For more complex and physically involved patients, I usually evaluate them for one of the following chairs.

Tilt-n-space chair:

Tilt-n-space chairs give us an option of high customization. These also provide good support. It can recline all the way up to 120 degrees in cases where your patient is unable to tolerate upright sitting safely. Moreover, you can work on sitting tolerance and proper anatomical position gradually with these chairs. Some of these chairs have functions to just recline back or to elevate leg rests etc. In addition, it can be motorized for tilting features if your patient is cognizant to do so.

Geri chair: 

Geri chairs are highly comfortable chairs for very low functioning individuals.  A Geri chair can recline all the way up to 180 degrees and will act like a recliner sofa.  This is especially relevant to highly involved patients like those with severe traumatic brain injury, or anoxic brain injury.   You can also add lateral support, arm tray, cushion, etc based on your patient’s needs.

Broda chair:  

Broda chairs are just like Geri chairs but with more cushioning on arms, legs and back areas.  Patients with constant tremors or ataxia tend to have good results with these chairs.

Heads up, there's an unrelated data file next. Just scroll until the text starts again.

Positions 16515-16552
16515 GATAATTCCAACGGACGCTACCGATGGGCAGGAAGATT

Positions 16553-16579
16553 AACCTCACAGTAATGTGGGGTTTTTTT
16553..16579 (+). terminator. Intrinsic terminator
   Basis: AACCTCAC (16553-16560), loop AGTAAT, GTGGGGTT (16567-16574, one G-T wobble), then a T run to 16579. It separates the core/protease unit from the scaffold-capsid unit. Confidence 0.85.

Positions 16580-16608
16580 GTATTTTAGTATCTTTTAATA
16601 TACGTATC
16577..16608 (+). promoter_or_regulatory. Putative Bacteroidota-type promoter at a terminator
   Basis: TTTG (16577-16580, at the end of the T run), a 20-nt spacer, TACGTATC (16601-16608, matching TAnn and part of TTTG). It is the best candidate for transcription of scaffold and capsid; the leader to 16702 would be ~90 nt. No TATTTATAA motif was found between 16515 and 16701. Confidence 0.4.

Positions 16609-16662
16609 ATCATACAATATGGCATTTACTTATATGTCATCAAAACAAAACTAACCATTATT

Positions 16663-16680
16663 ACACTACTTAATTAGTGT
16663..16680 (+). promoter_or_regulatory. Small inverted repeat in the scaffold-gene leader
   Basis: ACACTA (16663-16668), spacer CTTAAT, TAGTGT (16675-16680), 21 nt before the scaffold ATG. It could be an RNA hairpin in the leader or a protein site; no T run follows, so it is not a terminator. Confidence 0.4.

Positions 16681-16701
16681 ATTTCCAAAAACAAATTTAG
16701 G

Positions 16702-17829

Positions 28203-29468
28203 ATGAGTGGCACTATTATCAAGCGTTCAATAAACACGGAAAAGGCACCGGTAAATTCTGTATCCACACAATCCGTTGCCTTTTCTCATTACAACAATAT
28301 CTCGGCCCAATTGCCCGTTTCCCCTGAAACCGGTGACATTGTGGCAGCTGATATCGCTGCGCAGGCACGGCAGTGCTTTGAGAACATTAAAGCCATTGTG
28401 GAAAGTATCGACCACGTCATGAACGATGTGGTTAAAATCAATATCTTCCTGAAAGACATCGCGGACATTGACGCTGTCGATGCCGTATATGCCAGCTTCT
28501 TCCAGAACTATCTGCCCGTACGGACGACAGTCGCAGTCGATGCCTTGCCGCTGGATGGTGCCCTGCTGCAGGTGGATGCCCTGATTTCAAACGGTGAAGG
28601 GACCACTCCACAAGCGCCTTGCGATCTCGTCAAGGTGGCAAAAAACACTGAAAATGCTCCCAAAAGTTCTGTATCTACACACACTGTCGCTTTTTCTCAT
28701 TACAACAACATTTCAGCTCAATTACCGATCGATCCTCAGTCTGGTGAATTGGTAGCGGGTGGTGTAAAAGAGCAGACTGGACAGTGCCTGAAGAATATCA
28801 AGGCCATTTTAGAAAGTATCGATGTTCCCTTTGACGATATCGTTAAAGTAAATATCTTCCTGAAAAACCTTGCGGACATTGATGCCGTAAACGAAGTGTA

Electric chair: 

This is an automatic power chair, which you can highly customize.  Electric wheelchairs can be used in diagnosis like MS, TBI, high SCI, stroke etc.  Working with the vendor, the customization of an electric wheelchair is based on a patient’s functional level.

For example, for a patient with good fine motor grasp, we can use a Joy Stick.  You can have goal post for the patient with good gross motor control and wrist strength of 4 or above. For high SCI, you can have a head array, or sip and puff etc.

Other Wheelchairs

A few less common types of chairs you may have seen/heard about are scoop chairs, barten chairs (for bariatric patients), sports chairs, pediatric chairs etc.  I do not talk too much about them here, as they are highly specialized.  However, if you have specific questions, you can ask them in the comments section below or using the contact form, and I’ll try to provide you with additional details.  

Accessories for Wheelchairs 

You can accessorize wheelchairs with regular or elevating leg rests, long or short adjustable armrests, calf support, foot box, etc based on patient’s needs.   If a patient has pressure ulcer or is prone to get wounds on his back/sacrum due to prolonged sitting, specialized cushions can be provided.  A specialized cushion will alleviate some pressure from constant sitting.   You can learn more about these accessories in detail in my post on wheelchair evaluation

A patient’s physical and cognition level is the main factor that determines the type of the chair.  Other factors, like medical complexity, discharge goals, caregiver or available help at home, type of home, and home environment also affect the type of wheelchair a physical therapist is going to recommend. 

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NOTE: The contents of this blog are for informational purposes only and are not a substitute for professional medical advice, diagnosis, or treatment. Always seek the advice of your physician or other qualified health care provider with any questions you have regarding a medical condition, and before undertaking any diet, dietary supplement, exercise, or other health program.